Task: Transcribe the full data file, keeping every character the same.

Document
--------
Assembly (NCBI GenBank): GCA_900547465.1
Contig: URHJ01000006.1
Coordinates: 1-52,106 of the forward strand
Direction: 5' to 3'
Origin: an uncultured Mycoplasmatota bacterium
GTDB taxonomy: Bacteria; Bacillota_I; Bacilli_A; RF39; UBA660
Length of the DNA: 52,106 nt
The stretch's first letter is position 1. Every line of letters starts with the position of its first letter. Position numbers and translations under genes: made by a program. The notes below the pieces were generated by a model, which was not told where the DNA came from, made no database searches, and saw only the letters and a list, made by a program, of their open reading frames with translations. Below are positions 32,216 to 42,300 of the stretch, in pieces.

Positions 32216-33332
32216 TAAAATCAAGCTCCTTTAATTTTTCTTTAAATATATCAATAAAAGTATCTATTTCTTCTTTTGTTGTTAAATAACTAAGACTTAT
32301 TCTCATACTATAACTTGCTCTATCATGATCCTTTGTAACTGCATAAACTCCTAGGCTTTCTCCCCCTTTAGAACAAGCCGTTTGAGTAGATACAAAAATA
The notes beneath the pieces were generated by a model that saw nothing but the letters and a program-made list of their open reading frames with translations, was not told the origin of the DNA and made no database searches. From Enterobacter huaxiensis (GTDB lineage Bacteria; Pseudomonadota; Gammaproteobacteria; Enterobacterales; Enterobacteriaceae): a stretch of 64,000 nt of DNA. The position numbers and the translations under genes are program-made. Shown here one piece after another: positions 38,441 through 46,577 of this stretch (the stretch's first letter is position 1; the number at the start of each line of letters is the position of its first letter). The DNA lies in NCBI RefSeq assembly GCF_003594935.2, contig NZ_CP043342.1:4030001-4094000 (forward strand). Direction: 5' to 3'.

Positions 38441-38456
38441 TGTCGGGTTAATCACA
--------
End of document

Assembly (NCBI GenBank): GCA_900547465.1
Contig: URHJ01000006.1
Coordinates: 1-52,106 of the forward strand
Direction: 5' to 3'
Origin: an uncultured Mycoplasmatota bacterium
GTDB taxonomy: Bacteria; Bacillota_I; Bacilli_A; RF39; UBA660
Length of the DNA: 52,106 nt
The stretch's first letter is position 1. Every line of letters starts with the position of its first letter. Position numbers and translations under genes: made by a program. The notes below the pieces were generated by a model, which was not told where the DNA came from, made no database searches, and saw only the letters and a list, made by a program, of their open reading frames with translations. Below are positions 32,216 to 42,300 of the stretch, in pieces.

Positions 32216-33332
32216 TAAAATCAAGCTCCTTTAATTTTTCTTTAAATATATCAATAAAAGTATCTATTTCTTCTTTTGTTGTTAAATAACTAAGACTTAT
32301 TCTCATACTATAACTTGCTCTATCATGATCCTTTGTAACTGCATAAACTCCTAGGCTTTCTCCCCCTTTAGAACAAGCCGTTTGAGTAGATACAAAAATA
The notes beneath the pieces were generated by a model that saw nothing but the letters and a program-made list of their open reading frames with translations, was not told the origin of the DNA and made no database searches. From Enterobacter huaxiensis (GTDB lineage Bacteria; Pseudomonadota; Gammaproteobacteria; Enterobacterales; Enterobacteriaceae): a stretch of 64,000 nt of DNA. The position numbers and the translations under genes are program-made. Shown here one piece after another: positions 38,441 through 46,577 of this stretch (the stretch's first letter is position 1; the number at the start of each line of letters is the position of its first letter). The DNA lies in NCBI RefSeq assembly GCF_003594935.2, contig NZ_CP043342.1:4030001-4094000 (forward strand). Direction: 5' to 3'.

Positions 38441-38456
38441 TGTCGGGTTAATCACA